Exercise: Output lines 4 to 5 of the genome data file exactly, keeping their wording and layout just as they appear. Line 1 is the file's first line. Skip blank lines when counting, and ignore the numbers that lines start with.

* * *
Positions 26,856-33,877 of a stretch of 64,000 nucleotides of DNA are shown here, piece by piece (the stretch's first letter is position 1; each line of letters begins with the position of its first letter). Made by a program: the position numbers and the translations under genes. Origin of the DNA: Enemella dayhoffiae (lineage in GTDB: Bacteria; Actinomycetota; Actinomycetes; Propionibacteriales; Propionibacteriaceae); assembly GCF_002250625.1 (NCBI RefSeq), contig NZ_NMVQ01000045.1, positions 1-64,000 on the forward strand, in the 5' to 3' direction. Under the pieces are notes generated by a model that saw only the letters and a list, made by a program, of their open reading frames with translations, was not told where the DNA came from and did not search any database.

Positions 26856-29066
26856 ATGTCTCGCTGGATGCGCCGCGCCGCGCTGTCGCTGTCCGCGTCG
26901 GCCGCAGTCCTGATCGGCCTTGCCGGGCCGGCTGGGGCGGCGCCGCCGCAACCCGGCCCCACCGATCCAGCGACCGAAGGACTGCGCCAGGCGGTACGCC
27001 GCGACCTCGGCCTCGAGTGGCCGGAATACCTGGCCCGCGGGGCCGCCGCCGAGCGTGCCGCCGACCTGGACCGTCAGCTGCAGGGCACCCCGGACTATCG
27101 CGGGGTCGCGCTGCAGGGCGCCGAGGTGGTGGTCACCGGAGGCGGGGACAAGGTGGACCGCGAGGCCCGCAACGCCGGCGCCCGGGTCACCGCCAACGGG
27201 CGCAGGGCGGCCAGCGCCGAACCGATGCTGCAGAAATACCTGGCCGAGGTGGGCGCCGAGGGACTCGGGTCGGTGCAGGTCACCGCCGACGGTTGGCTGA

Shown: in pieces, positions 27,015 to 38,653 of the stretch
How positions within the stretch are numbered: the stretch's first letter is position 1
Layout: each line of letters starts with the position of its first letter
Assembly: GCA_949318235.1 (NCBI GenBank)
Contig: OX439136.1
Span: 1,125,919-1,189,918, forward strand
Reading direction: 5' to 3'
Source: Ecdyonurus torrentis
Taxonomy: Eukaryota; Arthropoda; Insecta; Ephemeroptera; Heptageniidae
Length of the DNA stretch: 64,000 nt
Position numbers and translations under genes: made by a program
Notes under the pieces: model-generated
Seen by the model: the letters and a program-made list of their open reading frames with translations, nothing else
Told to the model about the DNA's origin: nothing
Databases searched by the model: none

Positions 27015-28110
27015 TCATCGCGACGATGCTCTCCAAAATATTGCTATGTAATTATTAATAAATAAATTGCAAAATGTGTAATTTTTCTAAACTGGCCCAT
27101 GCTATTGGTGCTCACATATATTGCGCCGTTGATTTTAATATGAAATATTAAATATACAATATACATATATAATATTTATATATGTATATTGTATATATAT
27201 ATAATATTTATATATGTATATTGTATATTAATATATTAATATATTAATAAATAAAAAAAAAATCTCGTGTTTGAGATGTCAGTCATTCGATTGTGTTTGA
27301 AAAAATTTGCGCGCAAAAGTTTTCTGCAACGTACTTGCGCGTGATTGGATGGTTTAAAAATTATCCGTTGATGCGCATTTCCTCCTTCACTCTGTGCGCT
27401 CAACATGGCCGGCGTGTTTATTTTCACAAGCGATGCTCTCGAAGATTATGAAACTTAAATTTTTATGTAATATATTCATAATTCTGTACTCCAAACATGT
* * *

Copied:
26901 GCCGCAGTCCTGATCGGCCTTGCCGGGCCGGCTGGGGCGGCGCCGCCGCAACCCGGCCCCACCGATCCAGCGACCGAAGGACTGCGCCAGGCGGTACGCC
27001 GCGACCTCGGCCTCGAGTGGCCGGAATACCTGGCCCGCGGGGCCGCCGCCGAGCGTGCCGCCGACCTGGACCGTCAGCTGCAGGGCACCCCGGACTATCG